“What? Why? We’ve done so badly. We can make up for it.”
Jakob lost his way several more times, the road seemed to go off in directions it never had before, but he slowly made his way back to his old neighborhood.
“You must never seek me out.” The elder interjected. “What’s done is done. We must now live and die with the choices we have made.”
“Well that’s a horrible thing.” Jakob clenched the steering wheel, suddenly angry once again at his father.
“Simply know that I love you and always have. Know that I am proud of you.”
“You could have told me sooner.”
“Oh,” His father spouted loudly, “I almost forgot to warn you about Hexley…” He stopped and looked out the window at the street as it passed by. “Home sweet home.” He announced,
Jakob stopped the car in front of an old apartment building, aging but in good condition. He then spun around and waited for his father to continue. Luca had taken on a new look about himself; looking suddenly much smaller; timid and unsure. Jakob prodded him. “What about Mr. Hexley?”
“Thomas Hexley. You were about to say something about him.”
“I have no idea what you are talking about, son.” But the word son didn’t have the same connotation. It was flat; unloving; merely the term for a younger man. “This is my stop, right?”
“This is home, yeah”
“Thank you for the ride. What do I owe you?” The man began fumbling through his pockets.
Jakob glanced up at the meter and found that it read fifty cents. He rubbed at the the two quarters he still held in his hand. “You’ve already paid.”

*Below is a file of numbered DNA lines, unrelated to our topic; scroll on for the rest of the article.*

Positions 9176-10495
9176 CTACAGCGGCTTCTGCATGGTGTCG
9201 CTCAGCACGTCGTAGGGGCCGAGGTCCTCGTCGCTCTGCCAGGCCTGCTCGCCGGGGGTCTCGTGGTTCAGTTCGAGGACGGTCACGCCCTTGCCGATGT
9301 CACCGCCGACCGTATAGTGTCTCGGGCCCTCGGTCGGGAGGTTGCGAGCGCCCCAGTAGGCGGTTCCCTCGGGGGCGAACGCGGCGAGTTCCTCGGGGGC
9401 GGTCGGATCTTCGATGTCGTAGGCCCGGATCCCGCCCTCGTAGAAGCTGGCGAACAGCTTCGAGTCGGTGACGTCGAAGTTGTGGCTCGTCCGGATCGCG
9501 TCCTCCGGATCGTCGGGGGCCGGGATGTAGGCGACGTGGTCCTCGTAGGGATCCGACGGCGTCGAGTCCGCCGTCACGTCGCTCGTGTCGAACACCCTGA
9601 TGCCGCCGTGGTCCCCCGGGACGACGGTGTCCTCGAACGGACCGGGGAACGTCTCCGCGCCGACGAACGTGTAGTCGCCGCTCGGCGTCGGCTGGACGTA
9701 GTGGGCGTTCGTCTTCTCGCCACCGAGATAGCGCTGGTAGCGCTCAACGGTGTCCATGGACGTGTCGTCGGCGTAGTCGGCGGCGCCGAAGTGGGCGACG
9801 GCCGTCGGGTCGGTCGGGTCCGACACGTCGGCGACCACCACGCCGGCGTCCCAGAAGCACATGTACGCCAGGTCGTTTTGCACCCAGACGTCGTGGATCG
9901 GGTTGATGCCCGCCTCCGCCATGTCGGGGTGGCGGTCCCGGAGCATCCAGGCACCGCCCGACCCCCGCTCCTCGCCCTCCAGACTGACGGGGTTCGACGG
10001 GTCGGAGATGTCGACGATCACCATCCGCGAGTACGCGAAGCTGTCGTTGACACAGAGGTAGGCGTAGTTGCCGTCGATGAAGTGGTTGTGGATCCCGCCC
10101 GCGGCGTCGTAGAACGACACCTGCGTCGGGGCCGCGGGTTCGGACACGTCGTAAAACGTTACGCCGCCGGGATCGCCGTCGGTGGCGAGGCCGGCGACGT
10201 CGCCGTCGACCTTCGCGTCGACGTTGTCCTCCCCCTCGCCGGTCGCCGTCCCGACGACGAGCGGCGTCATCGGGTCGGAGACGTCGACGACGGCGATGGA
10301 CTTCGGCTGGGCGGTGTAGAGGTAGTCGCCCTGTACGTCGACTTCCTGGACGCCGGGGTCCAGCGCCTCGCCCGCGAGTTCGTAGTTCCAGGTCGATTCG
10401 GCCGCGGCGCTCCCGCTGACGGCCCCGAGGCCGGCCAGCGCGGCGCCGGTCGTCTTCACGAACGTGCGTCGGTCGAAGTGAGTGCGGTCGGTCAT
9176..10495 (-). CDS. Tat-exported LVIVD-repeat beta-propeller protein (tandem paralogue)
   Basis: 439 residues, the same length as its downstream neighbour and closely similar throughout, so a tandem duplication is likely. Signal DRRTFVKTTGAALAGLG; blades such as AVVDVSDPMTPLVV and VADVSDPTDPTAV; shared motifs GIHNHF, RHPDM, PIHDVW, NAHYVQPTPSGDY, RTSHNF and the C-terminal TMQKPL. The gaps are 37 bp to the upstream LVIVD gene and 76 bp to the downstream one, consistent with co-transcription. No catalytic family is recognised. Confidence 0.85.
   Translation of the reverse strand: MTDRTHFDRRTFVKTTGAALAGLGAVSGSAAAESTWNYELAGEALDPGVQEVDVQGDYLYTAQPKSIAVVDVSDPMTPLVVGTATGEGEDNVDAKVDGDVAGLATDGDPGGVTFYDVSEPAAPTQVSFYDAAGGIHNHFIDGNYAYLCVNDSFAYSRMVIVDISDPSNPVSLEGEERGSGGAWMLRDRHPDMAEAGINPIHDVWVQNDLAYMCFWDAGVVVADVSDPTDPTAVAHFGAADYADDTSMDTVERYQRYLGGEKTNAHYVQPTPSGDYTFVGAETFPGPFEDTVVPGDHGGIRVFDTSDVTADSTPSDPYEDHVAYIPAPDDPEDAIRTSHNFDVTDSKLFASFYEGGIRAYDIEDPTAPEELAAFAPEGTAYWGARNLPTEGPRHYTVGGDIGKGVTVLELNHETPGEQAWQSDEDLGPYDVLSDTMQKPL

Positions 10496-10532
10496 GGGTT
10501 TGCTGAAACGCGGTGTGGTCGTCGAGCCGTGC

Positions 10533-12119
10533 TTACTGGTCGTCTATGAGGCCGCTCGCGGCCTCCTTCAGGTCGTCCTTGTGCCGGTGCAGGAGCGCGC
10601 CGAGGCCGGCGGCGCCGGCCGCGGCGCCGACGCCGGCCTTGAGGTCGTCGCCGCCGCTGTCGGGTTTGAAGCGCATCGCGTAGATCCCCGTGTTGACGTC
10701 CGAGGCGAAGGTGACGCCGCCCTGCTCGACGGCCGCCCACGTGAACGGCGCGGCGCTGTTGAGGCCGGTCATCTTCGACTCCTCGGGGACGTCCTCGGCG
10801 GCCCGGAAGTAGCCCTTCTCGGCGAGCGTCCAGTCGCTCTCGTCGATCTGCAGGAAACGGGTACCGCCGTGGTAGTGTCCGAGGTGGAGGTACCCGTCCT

“Yes, Sir.” A tear began forming in Jakob’s eye.
The small man slid to the far side of the cab and opened the door. “Thanks again.”
“My pleasure.” Jakob smiled as he held back the sobs he knew were on the way.
It another moment, his father was out of the car and gone.
“I love you too.” Jakob uttered as he broke down into sobs; the snot dripping, hyperventilating, exhaustive sobs you have as a child.
The phone rang six times before it was finally picked up, manned by someone who had obviously just woken up. “Hello?” She yawned into her receiver.
“Um.. Hi.” Jakob stuttered. He hadn’t expected a woman to answer; nor did he expect her to sound so sultry. “I was trying to reach Thomas Hexley…”
“One moment.” She spoke softly.
The phone was silent for some time, leaving Jakob to believe that the man was asleep. He was just beginning to feel bad when the plain, older gentleman answered the phone with a similarly unremarkable voice. “Mr. Drever,” He cooed. “To what do I owe this late night pleasure?”
“Well,” Jakob thought he had prepared himself properly for this conversation, but he was suddenly nervous. “I just had my first fare.”
“It was my father.”
“Oh… “ A short silence on the other end of the line. “That must have been awkward.”
“I’m sure you have questions.”